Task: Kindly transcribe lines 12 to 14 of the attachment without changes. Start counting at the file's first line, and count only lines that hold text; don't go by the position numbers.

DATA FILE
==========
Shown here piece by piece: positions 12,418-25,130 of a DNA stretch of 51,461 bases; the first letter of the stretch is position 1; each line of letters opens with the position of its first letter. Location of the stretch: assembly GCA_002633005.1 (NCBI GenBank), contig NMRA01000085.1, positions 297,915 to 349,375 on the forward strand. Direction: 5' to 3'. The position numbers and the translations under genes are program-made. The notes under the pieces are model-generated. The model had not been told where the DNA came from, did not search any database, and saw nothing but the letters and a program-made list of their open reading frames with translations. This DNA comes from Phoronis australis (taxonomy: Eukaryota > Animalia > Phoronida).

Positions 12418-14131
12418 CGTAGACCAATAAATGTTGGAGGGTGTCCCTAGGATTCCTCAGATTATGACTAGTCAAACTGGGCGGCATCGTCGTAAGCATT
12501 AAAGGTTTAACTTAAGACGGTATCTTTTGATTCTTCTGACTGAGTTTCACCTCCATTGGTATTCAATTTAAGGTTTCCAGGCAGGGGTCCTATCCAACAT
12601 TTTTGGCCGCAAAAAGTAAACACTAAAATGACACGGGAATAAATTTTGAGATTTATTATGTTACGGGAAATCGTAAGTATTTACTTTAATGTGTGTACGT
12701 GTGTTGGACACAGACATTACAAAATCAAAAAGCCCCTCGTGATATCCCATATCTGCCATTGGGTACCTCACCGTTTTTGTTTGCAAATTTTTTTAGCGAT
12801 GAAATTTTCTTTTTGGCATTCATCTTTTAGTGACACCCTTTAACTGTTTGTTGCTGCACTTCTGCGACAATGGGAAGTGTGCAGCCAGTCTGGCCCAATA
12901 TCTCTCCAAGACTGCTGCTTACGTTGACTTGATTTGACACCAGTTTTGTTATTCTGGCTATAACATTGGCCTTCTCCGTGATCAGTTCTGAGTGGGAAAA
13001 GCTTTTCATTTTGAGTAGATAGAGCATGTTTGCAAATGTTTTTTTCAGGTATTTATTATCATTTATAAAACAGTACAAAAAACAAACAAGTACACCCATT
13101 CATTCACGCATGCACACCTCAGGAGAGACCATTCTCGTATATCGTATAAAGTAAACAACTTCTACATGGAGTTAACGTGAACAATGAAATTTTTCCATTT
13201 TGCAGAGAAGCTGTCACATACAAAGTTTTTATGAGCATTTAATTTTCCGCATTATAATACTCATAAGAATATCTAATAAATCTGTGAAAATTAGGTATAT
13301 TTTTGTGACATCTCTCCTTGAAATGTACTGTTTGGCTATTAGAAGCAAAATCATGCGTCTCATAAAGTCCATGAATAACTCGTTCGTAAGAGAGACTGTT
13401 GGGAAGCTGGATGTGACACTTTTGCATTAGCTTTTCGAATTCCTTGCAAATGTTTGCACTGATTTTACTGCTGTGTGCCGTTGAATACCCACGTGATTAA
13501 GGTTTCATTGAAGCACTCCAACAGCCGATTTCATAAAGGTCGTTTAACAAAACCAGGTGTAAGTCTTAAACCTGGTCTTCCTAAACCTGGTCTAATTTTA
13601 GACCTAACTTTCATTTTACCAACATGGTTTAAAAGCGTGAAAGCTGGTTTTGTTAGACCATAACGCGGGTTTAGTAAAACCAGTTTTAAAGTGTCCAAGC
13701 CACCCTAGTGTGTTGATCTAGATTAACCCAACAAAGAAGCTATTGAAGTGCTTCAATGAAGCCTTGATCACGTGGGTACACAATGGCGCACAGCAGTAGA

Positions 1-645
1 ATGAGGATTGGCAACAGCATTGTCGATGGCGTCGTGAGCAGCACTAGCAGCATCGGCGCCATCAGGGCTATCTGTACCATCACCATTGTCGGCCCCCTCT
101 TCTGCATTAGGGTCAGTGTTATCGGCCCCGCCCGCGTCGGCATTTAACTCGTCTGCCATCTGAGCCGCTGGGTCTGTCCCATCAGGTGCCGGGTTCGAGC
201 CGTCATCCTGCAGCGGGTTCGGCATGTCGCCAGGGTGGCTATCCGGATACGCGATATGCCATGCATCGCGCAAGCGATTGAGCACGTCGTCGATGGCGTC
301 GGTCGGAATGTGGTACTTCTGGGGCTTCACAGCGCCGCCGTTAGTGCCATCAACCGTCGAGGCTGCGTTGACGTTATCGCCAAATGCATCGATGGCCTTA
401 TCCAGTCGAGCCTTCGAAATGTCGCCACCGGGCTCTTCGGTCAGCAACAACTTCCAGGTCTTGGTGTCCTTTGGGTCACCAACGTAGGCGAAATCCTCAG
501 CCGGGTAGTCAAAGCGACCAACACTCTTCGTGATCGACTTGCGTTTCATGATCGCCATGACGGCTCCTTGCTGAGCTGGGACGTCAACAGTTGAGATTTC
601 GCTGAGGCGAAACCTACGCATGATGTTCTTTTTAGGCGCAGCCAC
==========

13301 TTTTGTGACATCTCTCCTTGAAATGTACTGTTTGGCTATTAGAAGCAAAATCATGCGTCTCATAAAGTCCATGAATAACTCGTTCGTAAGAGAGACTGTT
13401 GGGAAGCTGGATGTGACACTTTTGCATTAGCTTTTCGAATTCCTTGCAAATGTTTGCACTGATTTTACTGCTGTGTGCCGTTGAATACCCACGTGATTAA
13501 GGTTTCATTGAAGCACTCCAACAGCCGATTTCATAAAGGTCGTTTAACAAAACCAGGTGTAAGTCTTAAACCTGGTCTTCCTAAACCTGGTCTAATTTTA